Put the character in any given scene and your task is not to make him/her seem real, but to figure out what the character wants, why he/she wants that, what the character is willing to do to get that, and how he/she approaches getting the desired outcome.

In the course of doing that, you should be able to figure out what sort of person your character is. And from real life, you can often reverse-engineer from behavior to motivation.

For an example, I proffer two dates.

DateOne has a very bland profile, proclaiming himself to be “a good guy.” He owns his own business and is interested in movies, motorcycles, and dogs. I go on the date with low expectations. I have to start somewhere, don’t I? So…what’s his motivation? He wants to have fun, he wants me to like him, and he’d like to make out with me in hopes of scoring during a later date.  How does he go about accomplishing these goals? He tries to be funny. He figures out that I like stories so he tells me stories. Crazy, reckless stories, where he occasionally pulls the trigger on the punch line too soon in his hurry to get to the funny parts. He listens to my stories. He compliments me in nice but slightly alarming and sexually suggestive ways.  But he draws the line at having to pretend to be something he isn’t, so he doesn’t try to dazzle me or bullshit me, and he doesn’t “clean up his act” for that first date. There is no “best behavior.” He opens doors for me, but makes fun of my hair and eats food off my plate without asking. What he has to offer on the first date, that’s what he will have to offer on the tenth date.

End result of DateOne: in the first 10 minutes, he tells me I have “nice cans.” Then he makes me laugh hysterically for the next six hours as we meander all over town, until I take him back to my place. At 2 in the morning, I’m still having so much fun he kind of has to pry me off so he can leave.

DateTwo has a profile that declares him to be “a bit of a bad boy,” with interests in motocross, skydiving, and literature. He’s also a small business owner. Not surprisingly, he wants me to like him and probably has an eye on getting lucky on some future date. See how they start with the same motivation? It’s generally safe to assume that lots of people go into a first date with the same motivations, so the question is how they approach getting what they want. DateTwo thinks the trick is to impress me.  He wants me to know that he’s smart, rich, successful, handsome, desirable. He dresses up. He exfoliates. He takes me to a very expensive restaurant and orders wine to show me he knows about wine. He tells me about the book he’s currently reading. He tells me all about his business, so that I’ll know it’s successful. He smiles in this particular way that shows off his dimples.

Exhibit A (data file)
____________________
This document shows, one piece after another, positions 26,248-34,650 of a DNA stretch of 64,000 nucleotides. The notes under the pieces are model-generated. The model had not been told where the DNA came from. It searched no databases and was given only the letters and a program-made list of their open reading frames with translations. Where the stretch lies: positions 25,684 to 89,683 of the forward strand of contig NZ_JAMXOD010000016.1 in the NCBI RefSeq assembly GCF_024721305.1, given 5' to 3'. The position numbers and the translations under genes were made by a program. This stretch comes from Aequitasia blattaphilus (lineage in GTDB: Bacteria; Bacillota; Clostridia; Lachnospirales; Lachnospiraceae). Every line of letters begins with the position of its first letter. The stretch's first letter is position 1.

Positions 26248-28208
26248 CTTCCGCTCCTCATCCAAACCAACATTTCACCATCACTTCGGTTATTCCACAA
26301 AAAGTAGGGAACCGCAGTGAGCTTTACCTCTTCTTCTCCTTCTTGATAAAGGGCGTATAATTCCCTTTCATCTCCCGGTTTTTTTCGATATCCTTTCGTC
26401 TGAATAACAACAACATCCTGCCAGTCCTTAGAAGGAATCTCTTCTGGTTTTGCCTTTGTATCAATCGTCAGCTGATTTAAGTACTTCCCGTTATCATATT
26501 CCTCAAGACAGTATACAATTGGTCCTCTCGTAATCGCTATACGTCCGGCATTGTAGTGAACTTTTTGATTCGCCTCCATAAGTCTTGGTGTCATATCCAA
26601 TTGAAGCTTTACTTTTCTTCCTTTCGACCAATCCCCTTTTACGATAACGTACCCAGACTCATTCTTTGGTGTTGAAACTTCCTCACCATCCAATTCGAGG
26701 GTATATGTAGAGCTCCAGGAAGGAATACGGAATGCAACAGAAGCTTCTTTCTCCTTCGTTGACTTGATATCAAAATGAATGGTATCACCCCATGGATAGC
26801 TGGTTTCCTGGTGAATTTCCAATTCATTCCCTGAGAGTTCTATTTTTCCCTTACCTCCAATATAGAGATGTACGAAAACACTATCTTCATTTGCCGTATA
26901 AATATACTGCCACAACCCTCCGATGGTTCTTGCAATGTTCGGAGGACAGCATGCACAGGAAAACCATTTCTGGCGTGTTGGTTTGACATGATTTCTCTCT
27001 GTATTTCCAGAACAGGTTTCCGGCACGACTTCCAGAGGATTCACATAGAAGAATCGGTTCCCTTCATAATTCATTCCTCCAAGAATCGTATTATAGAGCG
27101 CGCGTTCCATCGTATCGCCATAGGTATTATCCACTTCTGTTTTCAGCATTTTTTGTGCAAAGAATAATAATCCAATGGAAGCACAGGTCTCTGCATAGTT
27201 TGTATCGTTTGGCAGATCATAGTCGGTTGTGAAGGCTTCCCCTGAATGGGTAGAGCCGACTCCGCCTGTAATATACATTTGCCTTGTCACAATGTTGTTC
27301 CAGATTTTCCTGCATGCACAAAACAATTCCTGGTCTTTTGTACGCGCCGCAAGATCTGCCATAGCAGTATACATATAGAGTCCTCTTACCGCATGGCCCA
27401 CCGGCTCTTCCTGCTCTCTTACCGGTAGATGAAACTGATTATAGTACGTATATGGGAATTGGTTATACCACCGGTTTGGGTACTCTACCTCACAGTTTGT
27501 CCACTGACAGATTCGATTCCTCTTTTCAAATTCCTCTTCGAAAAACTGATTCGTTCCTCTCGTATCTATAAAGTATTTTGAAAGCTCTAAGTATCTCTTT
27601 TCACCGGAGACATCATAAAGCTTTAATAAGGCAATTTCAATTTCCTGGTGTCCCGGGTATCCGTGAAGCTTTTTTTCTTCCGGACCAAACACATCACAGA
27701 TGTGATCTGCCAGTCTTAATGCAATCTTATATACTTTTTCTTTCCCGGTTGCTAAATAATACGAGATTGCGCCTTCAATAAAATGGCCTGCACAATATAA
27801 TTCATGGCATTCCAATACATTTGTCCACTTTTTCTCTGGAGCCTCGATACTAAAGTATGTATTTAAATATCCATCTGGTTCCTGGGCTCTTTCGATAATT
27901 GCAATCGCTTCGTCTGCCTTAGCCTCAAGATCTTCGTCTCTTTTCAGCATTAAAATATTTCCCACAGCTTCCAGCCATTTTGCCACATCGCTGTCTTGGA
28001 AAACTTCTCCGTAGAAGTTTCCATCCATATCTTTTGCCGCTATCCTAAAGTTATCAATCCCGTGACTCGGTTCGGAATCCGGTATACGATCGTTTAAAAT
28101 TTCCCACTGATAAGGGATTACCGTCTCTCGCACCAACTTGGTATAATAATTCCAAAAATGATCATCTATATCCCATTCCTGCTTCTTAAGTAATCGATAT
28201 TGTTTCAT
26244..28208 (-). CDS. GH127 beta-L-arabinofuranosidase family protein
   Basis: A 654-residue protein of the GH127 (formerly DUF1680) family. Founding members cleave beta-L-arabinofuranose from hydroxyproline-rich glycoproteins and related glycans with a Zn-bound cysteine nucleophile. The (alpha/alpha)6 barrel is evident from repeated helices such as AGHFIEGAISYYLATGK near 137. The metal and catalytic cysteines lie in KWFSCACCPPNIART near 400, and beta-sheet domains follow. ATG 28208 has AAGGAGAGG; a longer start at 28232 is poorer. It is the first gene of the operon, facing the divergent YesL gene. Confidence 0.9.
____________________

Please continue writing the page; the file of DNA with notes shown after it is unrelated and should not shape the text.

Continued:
End result of DateTwo: this is what I think of as a “nap date.” I rouse myself mid-meal from a half-stupor and realize I’ve lost an hour of my life and he’s still talking about his eco-friendly construction business and his favorite charities. After dinner, which he insists on paying for with his American Express card, we take a few polite turns around downtown. He walks me to my truck, I shake his hand. The date is over in less than two hours.

On paper, or the computer screen as it were, DateTwo and I have many more common interests than DateOne and I. We like a lot of the same movies, books, and music. We’re both interested in the environment and similar political issues. DateOne isn’t even registered to vote and his idea of recycling is selling used motorcycle parts.

So two men enter the dating arena with the same motivations, but markedly different approaches. We learn volumes about them from that approach, not from knowing their favorite food or color. As for the reasons they fail or succeed, well, that’s all about me as a character. My favorite food is tomatoes and my favorite color is black.